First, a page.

Indonesia celebrated its Independence Day by sinking 60 foreign fishing vessels confiscated for illegal entry into Indonesian waters and unauthorized fishing activities.
Ships belonging to the Philippines, Vietnam, Malaysia, and China were sunk at eight locations Wednesday along the Indonesian archipelago, reported The Jakarta Post. The Indonesian government had initially planned to destroy 71 ships to celebrate its 71st anniversary, but that plan was later adjusted.
“This is a gift (for Indonesia) and goes to show our consistency in enforcing the law,” said Maritime and Fisheries Ministry official Mas Achmad Santosa.
Since Indonesian President Joko “Jokowi” Widodo took office in October, 2014, the country has sent around 200 ships to the bottom of the ocean. In April, Indonesia sunk a total of 23 Malaysian and Vietnamese vessels, explained Prashanth Parameswaran in an article in The Diplomat. Jokowi asserts that each year over 5,000 fishing vessels conduct illicit fishing operations in Indonesian waters and cost the country $20 billion annually.
Fishing in waters claimed by multiple states is often an overlooked source of tension between countries in the South China Sea region.
Indonesian Maritime and Fisheries Minister Susi Pudjiastuti said that the sinking of foreign vessels is an effective deterrent. “I think it is already quite a strong message,” said Pudjiastuti at a press conference in the Natuna Islands.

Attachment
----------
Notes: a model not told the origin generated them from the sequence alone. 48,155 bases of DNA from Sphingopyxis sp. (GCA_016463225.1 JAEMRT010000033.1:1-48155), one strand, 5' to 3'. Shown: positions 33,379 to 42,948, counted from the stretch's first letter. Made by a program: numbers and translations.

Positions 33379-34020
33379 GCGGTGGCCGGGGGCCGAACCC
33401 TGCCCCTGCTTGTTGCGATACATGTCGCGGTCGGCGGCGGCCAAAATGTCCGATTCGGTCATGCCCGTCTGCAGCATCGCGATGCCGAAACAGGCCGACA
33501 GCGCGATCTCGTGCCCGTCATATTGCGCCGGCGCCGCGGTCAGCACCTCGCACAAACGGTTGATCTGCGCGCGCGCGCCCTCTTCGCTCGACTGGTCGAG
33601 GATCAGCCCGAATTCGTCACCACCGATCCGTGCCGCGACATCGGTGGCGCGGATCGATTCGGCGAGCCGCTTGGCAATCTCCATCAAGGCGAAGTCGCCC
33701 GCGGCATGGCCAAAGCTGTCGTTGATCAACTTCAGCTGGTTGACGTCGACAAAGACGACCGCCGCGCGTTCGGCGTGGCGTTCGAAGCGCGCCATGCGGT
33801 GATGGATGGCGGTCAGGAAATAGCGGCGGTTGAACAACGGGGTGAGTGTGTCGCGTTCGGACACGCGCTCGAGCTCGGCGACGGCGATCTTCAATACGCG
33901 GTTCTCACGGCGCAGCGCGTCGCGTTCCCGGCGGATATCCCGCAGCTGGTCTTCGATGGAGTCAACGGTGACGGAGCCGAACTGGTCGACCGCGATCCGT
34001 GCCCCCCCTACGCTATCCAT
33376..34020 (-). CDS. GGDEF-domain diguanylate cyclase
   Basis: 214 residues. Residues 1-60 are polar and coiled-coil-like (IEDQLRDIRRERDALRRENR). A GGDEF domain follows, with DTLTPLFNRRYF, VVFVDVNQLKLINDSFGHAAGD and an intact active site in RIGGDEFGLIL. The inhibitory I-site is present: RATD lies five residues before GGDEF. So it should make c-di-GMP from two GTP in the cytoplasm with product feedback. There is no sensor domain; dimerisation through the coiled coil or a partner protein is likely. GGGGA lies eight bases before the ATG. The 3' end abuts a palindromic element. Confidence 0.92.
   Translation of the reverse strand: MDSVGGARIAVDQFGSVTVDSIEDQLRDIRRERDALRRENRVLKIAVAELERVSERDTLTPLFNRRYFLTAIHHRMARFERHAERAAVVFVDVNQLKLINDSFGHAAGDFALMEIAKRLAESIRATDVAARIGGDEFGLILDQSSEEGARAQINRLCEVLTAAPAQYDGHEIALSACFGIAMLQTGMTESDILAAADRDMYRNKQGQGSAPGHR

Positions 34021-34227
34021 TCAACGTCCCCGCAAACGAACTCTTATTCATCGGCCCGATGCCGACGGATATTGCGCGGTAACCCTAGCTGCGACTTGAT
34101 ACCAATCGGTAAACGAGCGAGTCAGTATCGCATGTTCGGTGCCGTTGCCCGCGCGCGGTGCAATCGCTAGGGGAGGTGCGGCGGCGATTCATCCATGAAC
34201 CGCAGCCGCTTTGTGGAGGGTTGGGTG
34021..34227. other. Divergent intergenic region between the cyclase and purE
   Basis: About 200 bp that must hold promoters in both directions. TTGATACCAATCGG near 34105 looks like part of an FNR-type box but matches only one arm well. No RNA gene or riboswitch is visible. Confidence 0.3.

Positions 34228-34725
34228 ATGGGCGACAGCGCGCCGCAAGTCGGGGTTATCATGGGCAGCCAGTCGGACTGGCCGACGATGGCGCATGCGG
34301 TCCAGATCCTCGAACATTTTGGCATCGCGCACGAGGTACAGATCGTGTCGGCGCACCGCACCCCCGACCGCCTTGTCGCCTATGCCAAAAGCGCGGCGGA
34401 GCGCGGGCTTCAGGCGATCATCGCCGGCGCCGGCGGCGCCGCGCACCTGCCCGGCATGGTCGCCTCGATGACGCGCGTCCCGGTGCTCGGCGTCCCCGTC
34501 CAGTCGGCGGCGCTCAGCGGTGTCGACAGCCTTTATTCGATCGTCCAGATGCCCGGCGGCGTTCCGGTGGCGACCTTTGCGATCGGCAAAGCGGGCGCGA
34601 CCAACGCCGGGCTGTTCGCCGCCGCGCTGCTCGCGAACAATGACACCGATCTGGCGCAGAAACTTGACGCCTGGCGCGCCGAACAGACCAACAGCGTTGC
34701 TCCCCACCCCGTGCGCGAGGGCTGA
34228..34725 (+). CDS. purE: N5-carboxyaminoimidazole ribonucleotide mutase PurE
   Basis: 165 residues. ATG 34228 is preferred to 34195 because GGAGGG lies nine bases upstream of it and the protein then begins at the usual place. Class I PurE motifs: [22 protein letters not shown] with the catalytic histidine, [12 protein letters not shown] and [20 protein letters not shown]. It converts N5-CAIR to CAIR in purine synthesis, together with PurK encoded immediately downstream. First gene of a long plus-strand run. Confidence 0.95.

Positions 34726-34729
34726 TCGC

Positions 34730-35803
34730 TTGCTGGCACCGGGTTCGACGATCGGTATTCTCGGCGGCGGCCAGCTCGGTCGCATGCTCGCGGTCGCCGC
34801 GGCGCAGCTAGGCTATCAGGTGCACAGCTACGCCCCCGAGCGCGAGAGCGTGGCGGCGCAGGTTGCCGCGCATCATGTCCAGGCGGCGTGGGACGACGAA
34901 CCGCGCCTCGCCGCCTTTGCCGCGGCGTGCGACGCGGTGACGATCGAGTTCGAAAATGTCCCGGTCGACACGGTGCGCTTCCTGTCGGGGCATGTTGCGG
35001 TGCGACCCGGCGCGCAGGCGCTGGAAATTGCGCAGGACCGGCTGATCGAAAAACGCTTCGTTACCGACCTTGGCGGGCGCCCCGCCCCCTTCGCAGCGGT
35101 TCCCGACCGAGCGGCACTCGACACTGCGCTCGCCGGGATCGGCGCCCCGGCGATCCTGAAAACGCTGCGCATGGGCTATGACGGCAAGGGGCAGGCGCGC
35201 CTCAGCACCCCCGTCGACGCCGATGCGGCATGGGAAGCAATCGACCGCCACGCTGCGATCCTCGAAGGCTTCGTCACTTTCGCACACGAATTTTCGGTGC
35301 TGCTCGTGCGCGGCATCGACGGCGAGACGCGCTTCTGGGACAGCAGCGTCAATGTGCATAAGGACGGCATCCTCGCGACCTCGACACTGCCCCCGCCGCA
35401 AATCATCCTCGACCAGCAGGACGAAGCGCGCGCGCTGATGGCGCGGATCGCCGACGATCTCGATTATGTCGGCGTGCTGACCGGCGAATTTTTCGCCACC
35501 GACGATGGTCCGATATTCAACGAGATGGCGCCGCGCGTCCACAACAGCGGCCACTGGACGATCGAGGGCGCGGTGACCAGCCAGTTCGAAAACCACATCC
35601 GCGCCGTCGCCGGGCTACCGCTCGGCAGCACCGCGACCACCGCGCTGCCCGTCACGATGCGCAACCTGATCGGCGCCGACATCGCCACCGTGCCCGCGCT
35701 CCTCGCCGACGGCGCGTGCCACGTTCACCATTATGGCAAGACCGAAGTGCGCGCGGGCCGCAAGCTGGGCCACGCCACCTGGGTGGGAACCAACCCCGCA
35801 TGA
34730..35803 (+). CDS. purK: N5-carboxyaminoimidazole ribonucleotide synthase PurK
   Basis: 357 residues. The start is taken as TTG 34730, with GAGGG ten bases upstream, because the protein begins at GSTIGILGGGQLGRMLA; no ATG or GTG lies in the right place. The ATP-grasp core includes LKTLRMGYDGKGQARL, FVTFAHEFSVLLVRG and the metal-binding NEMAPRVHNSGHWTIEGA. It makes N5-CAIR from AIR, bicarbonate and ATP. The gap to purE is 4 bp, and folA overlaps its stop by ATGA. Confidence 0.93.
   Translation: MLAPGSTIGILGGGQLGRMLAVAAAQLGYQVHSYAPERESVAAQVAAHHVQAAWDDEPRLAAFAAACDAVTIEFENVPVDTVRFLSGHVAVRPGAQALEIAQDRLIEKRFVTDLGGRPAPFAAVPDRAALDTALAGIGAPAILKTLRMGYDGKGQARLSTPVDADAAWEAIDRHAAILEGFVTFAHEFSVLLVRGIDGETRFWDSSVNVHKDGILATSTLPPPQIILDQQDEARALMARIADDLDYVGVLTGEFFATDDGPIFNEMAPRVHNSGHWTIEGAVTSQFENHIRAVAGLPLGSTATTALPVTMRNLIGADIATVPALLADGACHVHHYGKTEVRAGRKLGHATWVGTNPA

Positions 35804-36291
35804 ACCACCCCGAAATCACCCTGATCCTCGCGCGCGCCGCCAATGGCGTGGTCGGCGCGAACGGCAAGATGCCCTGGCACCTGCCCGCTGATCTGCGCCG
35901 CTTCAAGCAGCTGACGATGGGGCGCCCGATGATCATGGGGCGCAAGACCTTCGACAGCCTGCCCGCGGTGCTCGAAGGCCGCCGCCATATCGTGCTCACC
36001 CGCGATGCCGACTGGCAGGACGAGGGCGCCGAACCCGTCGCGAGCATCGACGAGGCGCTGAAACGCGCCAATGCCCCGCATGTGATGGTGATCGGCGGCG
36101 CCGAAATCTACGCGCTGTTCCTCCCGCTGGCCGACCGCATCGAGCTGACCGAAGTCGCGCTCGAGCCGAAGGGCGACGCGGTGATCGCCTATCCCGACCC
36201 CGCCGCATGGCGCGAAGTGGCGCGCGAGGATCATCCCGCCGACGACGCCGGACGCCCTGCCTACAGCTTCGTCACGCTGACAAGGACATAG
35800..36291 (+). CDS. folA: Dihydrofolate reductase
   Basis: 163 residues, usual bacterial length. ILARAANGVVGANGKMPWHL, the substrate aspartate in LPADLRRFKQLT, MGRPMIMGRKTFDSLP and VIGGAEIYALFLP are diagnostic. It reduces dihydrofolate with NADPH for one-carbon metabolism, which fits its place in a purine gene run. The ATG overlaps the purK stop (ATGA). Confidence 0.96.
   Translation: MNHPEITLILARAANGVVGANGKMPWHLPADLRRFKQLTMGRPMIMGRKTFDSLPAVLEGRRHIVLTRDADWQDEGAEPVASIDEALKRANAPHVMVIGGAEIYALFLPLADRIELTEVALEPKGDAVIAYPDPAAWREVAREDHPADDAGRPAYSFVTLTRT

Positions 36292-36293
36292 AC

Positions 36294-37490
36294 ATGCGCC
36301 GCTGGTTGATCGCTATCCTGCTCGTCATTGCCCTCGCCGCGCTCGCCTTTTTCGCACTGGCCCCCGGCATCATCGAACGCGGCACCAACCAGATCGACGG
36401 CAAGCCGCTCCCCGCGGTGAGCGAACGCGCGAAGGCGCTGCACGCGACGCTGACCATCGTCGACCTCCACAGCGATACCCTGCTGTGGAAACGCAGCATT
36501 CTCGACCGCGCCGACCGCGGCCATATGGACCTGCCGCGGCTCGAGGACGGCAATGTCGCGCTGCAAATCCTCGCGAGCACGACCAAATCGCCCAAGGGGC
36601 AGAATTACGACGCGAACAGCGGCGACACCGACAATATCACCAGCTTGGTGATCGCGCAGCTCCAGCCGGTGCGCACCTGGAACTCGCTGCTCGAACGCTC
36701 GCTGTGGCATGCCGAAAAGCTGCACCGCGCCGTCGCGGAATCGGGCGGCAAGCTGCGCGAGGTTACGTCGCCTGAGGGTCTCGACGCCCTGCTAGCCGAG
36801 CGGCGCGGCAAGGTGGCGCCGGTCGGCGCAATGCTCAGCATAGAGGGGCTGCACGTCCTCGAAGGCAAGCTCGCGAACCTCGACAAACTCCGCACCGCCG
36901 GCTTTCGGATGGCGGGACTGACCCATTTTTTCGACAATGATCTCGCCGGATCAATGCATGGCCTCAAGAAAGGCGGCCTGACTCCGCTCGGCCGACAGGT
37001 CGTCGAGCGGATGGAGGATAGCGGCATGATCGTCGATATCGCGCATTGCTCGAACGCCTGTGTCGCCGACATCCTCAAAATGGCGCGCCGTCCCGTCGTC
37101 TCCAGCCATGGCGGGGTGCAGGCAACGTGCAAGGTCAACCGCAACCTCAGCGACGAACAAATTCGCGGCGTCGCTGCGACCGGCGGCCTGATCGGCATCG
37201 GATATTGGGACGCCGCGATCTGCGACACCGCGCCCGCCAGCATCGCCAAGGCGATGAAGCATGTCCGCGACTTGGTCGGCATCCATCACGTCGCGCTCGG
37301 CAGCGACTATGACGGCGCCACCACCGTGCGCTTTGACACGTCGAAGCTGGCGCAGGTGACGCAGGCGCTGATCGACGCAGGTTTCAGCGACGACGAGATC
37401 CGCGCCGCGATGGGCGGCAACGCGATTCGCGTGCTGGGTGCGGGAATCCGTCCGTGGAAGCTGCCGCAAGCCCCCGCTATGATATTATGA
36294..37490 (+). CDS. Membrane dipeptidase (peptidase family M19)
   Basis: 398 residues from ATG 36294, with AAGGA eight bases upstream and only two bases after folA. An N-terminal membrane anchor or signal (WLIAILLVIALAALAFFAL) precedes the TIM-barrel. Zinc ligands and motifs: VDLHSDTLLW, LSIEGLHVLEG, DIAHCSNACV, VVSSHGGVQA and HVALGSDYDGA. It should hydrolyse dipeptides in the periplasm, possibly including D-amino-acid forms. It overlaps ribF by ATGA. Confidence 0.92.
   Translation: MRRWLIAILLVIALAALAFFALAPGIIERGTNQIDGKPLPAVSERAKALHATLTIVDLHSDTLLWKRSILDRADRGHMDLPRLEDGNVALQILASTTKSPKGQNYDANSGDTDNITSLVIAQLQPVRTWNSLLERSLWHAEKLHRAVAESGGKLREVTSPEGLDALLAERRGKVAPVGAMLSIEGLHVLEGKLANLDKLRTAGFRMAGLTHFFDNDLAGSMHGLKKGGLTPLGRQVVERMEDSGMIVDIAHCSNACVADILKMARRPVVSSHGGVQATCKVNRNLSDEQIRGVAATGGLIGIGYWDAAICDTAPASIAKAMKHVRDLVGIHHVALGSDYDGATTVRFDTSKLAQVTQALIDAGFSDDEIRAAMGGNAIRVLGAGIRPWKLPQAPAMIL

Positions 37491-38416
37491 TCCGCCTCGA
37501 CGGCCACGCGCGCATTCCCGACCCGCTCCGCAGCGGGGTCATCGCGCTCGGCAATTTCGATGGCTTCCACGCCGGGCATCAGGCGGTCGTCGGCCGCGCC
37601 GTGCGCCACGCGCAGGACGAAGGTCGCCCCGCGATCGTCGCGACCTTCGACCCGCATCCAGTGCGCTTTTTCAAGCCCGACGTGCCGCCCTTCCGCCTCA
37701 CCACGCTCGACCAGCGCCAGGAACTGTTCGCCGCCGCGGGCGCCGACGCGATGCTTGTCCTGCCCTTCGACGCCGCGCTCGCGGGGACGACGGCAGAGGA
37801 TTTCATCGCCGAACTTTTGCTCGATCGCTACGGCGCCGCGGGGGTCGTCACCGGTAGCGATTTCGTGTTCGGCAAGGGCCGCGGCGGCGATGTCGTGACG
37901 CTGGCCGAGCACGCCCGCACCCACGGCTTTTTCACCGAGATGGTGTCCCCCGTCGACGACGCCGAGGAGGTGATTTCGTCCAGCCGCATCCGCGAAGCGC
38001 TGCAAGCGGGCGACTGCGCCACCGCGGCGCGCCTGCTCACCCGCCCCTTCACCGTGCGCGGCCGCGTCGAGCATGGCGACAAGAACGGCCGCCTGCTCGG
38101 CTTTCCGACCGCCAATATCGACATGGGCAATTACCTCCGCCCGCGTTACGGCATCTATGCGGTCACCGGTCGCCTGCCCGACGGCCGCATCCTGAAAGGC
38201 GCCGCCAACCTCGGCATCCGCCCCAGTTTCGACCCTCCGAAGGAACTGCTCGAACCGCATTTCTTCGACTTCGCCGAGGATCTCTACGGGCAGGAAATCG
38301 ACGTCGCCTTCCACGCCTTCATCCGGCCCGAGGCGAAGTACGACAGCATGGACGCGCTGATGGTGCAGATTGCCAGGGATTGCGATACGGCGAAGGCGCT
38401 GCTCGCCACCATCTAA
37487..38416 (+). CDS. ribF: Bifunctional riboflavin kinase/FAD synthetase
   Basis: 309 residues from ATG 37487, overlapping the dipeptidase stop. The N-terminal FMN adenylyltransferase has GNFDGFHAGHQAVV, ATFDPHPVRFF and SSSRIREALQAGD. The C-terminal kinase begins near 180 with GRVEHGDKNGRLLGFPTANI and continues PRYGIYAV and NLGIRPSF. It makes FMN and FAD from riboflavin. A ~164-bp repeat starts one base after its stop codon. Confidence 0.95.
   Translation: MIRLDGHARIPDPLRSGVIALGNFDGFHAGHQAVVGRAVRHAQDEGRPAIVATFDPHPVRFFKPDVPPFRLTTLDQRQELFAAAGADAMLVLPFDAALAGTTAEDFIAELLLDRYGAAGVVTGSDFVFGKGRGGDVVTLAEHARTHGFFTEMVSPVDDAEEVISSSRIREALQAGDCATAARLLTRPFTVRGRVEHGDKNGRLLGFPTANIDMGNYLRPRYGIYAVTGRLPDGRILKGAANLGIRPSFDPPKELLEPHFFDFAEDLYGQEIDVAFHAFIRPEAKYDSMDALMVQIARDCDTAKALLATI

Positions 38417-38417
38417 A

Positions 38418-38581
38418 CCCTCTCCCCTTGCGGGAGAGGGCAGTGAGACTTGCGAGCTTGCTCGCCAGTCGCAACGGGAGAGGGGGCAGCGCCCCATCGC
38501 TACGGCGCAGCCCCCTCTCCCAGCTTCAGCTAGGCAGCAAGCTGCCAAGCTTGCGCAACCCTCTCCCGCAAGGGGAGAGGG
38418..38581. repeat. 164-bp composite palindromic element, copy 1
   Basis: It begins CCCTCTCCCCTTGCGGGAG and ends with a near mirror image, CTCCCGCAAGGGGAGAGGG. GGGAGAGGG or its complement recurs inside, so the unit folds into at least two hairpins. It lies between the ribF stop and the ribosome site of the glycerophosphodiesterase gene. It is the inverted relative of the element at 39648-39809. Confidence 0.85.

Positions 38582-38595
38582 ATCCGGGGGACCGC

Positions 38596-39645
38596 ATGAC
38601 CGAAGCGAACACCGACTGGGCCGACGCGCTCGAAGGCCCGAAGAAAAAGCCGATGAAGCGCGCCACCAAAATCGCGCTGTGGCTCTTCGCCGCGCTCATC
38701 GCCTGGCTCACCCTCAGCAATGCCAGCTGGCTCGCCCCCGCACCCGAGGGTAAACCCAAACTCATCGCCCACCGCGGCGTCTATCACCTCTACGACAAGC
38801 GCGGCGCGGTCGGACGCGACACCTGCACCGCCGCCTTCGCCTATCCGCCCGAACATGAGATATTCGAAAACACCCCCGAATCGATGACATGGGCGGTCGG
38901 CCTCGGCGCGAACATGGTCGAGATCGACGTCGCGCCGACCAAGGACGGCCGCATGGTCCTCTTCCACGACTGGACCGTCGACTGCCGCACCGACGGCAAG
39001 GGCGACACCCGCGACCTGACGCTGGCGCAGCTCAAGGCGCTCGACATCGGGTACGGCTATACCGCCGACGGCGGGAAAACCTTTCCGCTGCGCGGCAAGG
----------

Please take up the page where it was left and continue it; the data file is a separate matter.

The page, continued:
The sinking of foreign fishing vessels was a lot more low-key this time around, since Indonesia decided that setting them on fire or blowing them to bits is detrimental to the environment. Indonesia plans to use the sunken fishing vessels to create artificial reefs.
Sinking Chinese ships is a bold move. Indonesia took a stronger stance against intrusions by Chinese fishing ships and coast guard vessels into areas around Natuna Island — a territory administered by Indonesia but claimed by China — after The Hague discredited China’s nine-dashed line and vast claims in the South China Sea.
The Indonesian government has already stated it intends to deploy warships, fighter jets, missile defense systems, radar units, and drones to the Natuna Islands. Indonesia also plans to build new ports and improve the airport, reported Channel News Asia.
Pudjiastuti indicated that Indonesia will continue to destroy foreign fishing ships in the future, but the scuttling of these vessels will be much less “sensational.” Six more ships are expected to be sunk near Pangandaran, where the government intends to construct an illegal fishing museum.
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